It is very true that statements and problems on conditional probability are often presented in an ambiguous way. The problem isn't specifically with the term "given", I believe, but rather with the fact that the presentation does not make it clear what the sample space is and what are the distributions (typically some things are assumed, without comment, to be uniform).

So, specifically to answer your questions:

  1. No, not that I'm aware of. If the variables are clearly defined, the use of "given" to indicate conditional probability is common and perfectly fine.

  2. If I understand the question correctly (there seems to be a word missing), then most mathematicians do not regard such phrasings as you have mentioned to be sufficiently clear. See Peter Winkler's comments on exactly this kind of problems.

  3. Not in the country I went to high school in :-)

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Re 2: Actually, that post seems to take "given" to mean "given" in the formal conditional probability sense. So, they only seem to object if a word other than "given" is used –  Casebash Aug 25 '10 at 22:04

I don't think there is any ambiguity in the use of the word “given” here, but I do think that one needs to learn the way it is used in conditional probability.

If people are not familiar with how terms are used then of course there could be misunderstanding. There are some interesting comments about ambiguity in such questions in this wikipedia article.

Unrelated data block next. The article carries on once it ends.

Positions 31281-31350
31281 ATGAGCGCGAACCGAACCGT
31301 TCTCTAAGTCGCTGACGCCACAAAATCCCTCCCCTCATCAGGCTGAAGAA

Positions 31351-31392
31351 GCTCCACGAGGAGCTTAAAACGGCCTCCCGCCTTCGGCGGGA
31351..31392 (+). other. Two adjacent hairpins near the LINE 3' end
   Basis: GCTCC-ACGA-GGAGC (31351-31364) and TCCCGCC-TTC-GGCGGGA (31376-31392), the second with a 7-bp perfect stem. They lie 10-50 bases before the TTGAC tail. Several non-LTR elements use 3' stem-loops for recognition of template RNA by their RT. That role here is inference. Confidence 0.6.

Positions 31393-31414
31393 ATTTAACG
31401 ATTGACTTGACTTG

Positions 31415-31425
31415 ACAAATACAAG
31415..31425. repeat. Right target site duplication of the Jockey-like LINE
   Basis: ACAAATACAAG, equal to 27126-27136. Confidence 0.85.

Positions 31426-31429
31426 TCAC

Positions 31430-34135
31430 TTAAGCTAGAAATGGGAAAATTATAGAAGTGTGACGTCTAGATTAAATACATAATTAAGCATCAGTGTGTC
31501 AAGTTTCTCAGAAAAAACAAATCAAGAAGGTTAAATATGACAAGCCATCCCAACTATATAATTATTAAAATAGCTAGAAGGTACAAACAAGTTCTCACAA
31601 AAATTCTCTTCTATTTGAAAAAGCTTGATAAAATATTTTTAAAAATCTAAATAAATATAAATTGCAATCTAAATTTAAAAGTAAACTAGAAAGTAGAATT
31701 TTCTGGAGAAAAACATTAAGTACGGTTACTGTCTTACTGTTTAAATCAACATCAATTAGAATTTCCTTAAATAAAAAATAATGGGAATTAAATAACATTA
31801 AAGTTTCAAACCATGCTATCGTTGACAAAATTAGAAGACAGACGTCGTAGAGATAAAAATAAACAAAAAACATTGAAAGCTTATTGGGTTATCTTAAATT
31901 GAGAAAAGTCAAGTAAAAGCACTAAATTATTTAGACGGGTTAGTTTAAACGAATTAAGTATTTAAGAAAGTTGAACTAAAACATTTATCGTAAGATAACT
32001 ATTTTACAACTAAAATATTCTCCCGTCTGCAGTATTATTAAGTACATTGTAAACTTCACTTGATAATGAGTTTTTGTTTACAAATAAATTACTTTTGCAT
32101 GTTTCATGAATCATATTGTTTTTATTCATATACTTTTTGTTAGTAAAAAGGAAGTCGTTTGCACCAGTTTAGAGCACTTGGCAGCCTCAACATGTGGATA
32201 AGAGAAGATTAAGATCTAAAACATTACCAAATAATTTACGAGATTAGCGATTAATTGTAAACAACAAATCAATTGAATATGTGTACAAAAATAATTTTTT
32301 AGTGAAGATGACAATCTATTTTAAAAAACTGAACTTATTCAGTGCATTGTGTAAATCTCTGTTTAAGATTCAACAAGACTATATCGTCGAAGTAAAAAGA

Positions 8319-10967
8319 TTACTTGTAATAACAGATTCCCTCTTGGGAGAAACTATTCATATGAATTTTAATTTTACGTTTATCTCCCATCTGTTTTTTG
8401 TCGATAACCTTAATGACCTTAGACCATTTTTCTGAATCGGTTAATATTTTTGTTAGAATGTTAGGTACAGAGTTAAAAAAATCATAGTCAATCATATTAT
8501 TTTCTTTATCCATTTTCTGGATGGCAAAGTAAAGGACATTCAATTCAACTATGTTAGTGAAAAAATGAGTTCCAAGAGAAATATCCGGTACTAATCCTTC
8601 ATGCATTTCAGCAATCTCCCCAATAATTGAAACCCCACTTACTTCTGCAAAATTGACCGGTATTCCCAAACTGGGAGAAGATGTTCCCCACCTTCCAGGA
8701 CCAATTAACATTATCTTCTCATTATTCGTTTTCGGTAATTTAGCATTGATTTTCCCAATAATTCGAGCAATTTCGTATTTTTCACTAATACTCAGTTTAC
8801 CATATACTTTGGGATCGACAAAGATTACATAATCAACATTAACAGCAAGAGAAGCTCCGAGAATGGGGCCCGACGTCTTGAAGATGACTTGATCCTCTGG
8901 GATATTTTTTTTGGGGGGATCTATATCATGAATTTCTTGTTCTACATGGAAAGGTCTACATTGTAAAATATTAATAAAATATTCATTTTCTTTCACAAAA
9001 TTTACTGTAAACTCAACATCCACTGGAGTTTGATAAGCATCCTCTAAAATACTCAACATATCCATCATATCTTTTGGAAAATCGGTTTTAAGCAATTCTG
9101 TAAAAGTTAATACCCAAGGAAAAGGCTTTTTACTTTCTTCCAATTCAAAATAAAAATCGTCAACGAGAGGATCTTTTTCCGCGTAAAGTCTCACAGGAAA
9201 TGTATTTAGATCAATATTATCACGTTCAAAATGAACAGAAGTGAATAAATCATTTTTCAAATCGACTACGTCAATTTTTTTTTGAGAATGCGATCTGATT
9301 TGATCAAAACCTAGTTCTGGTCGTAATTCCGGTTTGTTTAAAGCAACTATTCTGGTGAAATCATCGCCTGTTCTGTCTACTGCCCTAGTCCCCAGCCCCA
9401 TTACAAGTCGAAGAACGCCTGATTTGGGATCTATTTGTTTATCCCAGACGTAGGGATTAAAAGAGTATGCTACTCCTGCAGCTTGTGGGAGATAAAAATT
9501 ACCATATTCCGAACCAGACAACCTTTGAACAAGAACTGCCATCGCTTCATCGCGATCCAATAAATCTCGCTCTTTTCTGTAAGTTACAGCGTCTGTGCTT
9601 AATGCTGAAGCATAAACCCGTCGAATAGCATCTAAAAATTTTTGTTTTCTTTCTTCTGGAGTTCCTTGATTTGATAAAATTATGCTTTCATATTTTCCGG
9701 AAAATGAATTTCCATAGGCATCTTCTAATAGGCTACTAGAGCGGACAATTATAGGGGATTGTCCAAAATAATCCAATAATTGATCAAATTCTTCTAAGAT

(This sentence from the article made me smile: Many people, including professors of mathematics, argued strongly for both sides with a great deal of confidence, sometimes showing disdain for those who took the opposing view.)

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I'm hesitant to use an answer to respond, instead of a comment, because the answer seems to merely be a matter of semantics.

Let's look at a similar question:

"What are the odds that two people are of the same gender?"

And its counterpart:

"What are the odds that two people of the same gender, if we knew that one of them is a boy?"

The questions are inherently different. The answer to the first can be seen by charting all possibilities within the limitations (there are no limitations), and it can be seen that it's 2/4, or 50%

The second can be seen by charting all possibilities and eliminating the ones that aren't allowed (two girls), and we'll see that the answer is 1/3, or about 33%.


For a somewhat intuitive answer of "how" we know something, we can use a statistical model. Let's say we wanted to find the odds of the second question. We could conduct a survey, asking a perfect world: (where both genders are equally likely)

"Anybody who has two children, with one being a boy, answer if they have two boys or not."

This survey would give you the 33% that our chart-all-the-possibilities method would lead us to expect. There are no ambiguities because we see the answer very clearly real and evident.

But this is a maths site, and I brought up statistics, so I'm probably going to be killed in my sleep.

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If the question is taken to mean that, then it is clear that you will get that answer. However, my question relates to the question being ambiguous –  Casebash Aug 25 '10 at 21:55